Jazz fans recognized the presence of mastery when Louis put his horn to his lips whether to play lightning speed bebop or a languid, loving ballad. Louis represented Ann Arbor around the globe through his recordings for Steeplechase Records and participation at International Association Of Jazz Educator Conferences. Even with these accomplishments, I remember that Louis Smith was taking trumpet lessons after retirement from the Ann Arbor Public Schools. He wanted to improve his "long tones" and strengthen his embouchure.
His presence on the bandstand was warm, inclusive and intelligent. He never talked down to you. Yet, you always learned something from Louis Smith and Louis was always learning more about his craft. Even after his stroke, Louis continued to learn and share life lessons. His determination to live with dignity, purpose and creativity continued with great support from his generous, supportive wife Lulu and the University Of Michigan Aphasia team.
Louis and Lulu attended UMS, Kerrytown and Detroit Jazz Festival events after his stroke. If Louis couldn't play with his former bravado, he could listen and love the music along with others. And, without fail, the concert host would acknowledge the presence of greatness in the house: Louis Smith. Louis, who was always attired in first-class style, would then raise his big hand, wave, grin and make eye contact with music friends.Despite aphasia, Louis Smith communicated. Louis' legacy lives on with his legion of students, his impressive Blue Note and Steeplechase Records, his contributions to jazz education on a national level and his beautiful smile that included twinkling eyes. I'll never forget him. If you ever met him or spent time with him, you'll agree with me.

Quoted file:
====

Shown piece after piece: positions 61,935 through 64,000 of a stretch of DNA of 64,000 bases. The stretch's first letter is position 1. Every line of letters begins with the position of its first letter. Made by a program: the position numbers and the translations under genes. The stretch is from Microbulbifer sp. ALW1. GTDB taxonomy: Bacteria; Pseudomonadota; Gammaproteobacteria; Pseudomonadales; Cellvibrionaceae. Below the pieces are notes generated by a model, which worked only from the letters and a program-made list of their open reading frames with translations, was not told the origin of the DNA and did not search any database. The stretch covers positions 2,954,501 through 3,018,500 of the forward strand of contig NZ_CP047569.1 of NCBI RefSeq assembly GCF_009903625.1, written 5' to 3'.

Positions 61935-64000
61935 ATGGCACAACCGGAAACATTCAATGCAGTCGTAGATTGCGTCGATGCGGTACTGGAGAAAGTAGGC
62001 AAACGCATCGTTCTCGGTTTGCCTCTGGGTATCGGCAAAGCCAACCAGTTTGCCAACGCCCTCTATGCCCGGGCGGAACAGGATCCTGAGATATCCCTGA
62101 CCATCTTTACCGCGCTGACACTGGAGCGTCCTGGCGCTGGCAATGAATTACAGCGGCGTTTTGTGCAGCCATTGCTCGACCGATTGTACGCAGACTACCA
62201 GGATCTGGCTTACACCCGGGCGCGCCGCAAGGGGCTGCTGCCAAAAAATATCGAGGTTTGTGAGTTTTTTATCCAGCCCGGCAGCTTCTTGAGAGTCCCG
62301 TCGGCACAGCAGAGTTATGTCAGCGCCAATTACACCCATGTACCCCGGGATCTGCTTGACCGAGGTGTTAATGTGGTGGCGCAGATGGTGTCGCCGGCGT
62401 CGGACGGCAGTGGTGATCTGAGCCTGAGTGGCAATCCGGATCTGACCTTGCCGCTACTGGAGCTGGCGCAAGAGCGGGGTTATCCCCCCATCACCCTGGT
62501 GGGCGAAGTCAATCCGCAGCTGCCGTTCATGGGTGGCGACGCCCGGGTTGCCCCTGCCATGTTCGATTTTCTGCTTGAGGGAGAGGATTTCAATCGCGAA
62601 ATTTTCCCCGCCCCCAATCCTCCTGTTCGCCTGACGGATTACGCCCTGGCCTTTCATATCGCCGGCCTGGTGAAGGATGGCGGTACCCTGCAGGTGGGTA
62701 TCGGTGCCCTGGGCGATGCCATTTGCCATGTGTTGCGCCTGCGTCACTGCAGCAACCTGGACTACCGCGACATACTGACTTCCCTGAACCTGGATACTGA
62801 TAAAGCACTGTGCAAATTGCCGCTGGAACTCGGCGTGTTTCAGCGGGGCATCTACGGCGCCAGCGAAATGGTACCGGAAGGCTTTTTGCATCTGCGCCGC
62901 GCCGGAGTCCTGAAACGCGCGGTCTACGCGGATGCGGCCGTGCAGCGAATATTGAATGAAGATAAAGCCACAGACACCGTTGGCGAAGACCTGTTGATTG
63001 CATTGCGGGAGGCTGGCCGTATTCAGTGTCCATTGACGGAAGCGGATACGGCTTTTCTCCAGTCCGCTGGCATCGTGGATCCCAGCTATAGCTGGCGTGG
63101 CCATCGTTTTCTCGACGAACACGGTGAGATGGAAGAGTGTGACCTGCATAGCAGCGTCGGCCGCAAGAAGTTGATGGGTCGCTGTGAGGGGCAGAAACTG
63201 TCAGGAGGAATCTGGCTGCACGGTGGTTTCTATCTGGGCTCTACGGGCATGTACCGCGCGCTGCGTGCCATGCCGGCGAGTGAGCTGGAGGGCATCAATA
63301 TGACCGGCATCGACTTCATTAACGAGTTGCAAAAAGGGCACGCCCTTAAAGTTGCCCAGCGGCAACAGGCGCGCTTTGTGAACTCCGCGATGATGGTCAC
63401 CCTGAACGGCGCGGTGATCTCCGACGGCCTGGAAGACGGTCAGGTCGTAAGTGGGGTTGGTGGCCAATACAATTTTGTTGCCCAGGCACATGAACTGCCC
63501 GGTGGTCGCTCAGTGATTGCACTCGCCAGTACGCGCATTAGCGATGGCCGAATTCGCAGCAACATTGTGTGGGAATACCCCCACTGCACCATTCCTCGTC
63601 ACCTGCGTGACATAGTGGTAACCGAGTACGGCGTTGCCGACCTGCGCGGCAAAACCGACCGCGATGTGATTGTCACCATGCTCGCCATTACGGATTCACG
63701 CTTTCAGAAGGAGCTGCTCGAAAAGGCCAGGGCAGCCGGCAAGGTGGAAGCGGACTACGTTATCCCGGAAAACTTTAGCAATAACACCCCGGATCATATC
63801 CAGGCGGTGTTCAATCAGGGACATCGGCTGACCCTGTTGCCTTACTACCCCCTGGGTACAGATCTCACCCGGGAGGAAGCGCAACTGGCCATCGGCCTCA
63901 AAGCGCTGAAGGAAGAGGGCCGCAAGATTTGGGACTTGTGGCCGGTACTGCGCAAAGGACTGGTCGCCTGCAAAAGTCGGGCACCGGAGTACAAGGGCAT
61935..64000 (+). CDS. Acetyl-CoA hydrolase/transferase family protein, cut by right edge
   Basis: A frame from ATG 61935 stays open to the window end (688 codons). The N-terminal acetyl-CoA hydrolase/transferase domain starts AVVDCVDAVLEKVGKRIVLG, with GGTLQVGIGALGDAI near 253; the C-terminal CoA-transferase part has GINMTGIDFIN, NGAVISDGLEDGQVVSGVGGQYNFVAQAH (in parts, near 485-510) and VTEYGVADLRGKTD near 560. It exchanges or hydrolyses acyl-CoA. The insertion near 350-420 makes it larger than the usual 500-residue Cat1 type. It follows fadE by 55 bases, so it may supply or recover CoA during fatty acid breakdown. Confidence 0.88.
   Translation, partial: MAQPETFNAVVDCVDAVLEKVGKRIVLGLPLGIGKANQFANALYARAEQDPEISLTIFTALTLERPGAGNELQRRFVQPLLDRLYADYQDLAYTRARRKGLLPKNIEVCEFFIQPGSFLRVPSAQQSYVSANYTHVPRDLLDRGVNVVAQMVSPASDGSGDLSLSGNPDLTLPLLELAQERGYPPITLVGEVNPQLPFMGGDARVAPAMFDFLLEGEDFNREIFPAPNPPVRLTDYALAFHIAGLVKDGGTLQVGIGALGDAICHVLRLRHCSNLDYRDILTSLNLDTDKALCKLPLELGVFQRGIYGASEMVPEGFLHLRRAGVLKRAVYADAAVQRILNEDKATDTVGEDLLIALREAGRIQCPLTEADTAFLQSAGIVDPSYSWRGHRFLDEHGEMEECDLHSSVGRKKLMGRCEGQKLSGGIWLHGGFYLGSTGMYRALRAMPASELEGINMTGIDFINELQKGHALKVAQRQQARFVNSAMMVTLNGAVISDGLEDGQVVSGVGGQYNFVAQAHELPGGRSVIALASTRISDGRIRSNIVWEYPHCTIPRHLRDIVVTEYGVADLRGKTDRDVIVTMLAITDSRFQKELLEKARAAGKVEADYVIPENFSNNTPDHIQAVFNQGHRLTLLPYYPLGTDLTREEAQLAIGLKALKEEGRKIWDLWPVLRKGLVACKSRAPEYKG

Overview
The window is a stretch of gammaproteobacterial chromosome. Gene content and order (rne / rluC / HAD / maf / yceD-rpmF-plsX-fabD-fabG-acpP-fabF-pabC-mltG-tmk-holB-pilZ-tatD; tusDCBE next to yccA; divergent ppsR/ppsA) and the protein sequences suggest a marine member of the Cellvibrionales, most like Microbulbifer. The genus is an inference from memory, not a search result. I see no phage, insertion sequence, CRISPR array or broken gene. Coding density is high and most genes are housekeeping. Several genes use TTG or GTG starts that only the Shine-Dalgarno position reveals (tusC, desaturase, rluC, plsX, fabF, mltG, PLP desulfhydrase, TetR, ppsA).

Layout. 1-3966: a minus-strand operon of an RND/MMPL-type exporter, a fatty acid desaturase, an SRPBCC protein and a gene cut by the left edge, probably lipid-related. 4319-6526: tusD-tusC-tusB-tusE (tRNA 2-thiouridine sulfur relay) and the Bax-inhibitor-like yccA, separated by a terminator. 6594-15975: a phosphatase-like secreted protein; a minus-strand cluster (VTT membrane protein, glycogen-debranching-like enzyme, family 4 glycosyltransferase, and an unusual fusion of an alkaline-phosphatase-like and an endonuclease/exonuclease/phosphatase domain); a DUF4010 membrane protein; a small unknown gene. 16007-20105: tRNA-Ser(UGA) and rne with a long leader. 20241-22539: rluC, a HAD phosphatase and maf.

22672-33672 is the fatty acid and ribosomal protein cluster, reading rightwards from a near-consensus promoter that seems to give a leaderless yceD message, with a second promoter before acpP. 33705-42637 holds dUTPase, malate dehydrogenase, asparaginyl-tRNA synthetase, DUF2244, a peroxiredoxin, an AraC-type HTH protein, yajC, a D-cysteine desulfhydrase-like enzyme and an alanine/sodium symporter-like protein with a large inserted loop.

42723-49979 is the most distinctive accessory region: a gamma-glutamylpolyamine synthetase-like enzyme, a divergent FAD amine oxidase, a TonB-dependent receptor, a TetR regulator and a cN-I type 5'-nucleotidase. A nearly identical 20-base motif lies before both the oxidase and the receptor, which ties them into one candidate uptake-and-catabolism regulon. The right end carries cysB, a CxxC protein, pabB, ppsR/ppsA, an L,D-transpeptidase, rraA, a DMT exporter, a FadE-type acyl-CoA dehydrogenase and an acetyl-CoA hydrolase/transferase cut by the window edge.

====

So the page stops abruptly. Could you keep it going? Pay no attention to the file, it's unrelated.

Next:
If you haven't heard his music, youtube has many classic Blue Note sessions available. Listen and learn why trumpeters such as Nicholas Paytonand Brian Lynch count Louis Smith as a significant influence. His influence on jazz in Ann Arbor was beyond significant. Louis Smith, trumpet; Cannonball Adderley as "Buckshot La Funke", alto sax; Duke Jordan, piano; Doug Watkins, bass; Art Taylor, drums. Audio Sonic Sound, NYC, February 4, 1958.Transition TRLP 30; Blue Note 45-1701, BLP 1584. Transition TRLP 30; Blue Note 45-1700, BLP 1584. Transition TRLP 30; Blue Note BLP 1584. Transition TRLP 30 Here Comes Louis Smith (not released). Blue Note BLP 1584, CDP 7243 8 52438 2 0 Here Comes Louis Smith. Blue Note 45-1701 Louis Smith - Tribute To Brownie / Star Dust. Blue Note 45-1700 Louis Smith - Brill's Blues, Part 1 & 2. Louis Smith, trumpet; Cannonball Adderley as "Buckshot La Funke", alto sax #1,3; Tommy Flanagan, piano; Doug Watkins, bass; Art Taylor, drums. Audio Sonic Sound, NYC, February 9, 1958. Louis Smith, trumpet; Charlie Rouse, tenor sax; Sonny Clark, piano; Paul Chambers, bass; Art Taylor, drums. Van Gelder Studio, Hackensack, NJ, March 30, 1958. There Will Never Be Another You. Blue Note 45-1715, BLP 1594. Blue Note (J) BNJ-61008/10 Various Artists - The Other Side Of Blue Note 1500 Series. Blue Note BLP 1594 Louis Smith - Smithville.
Blue Note 45-1715 Louis Smith - Smithville, Part 1 & 2. Louis Smith, trumpet, flugelhorn; George Coleman, tenor sax; Harold Mabern, piano; Jamil Nasser, bass; Ray Mosca, drums. SteepleChase (D) SCS-1096, SCCD-31096 Louis Smith Quintet - Just Friends. Louis Smith, trumpet, flugelhorn; Junior Cook, tenor sax; Roland Hanna, piano; Sam Jones, bass; Billy Hart, drums. I Can't Get Started.
SteepleChase (D) SCS-1121, SCCD-31121 Louis Smith Quintet - Prancin. Louis Smith, trumpet; Jim McNeely, piano; Bob Cranshaw, bass; Keith Copeland, drums.
Smoke Gets In Your Eyes. SteepleChase (D) SCCD-31268 Louis Smith Quartet - Ballads For Lulu.
Louis Smith, trumpet, flugelhorn; Vincent Herring, alto sax; Junior Cook, tenor sax; Kevin Hays, piano; Steve LaSpina, bass; Leroy Williams, drums. SteepleChase Digital Studio, August, 1991. SteepleChase (D) SCCD-31294 Louis Smith Sextet - Strike Up The Band.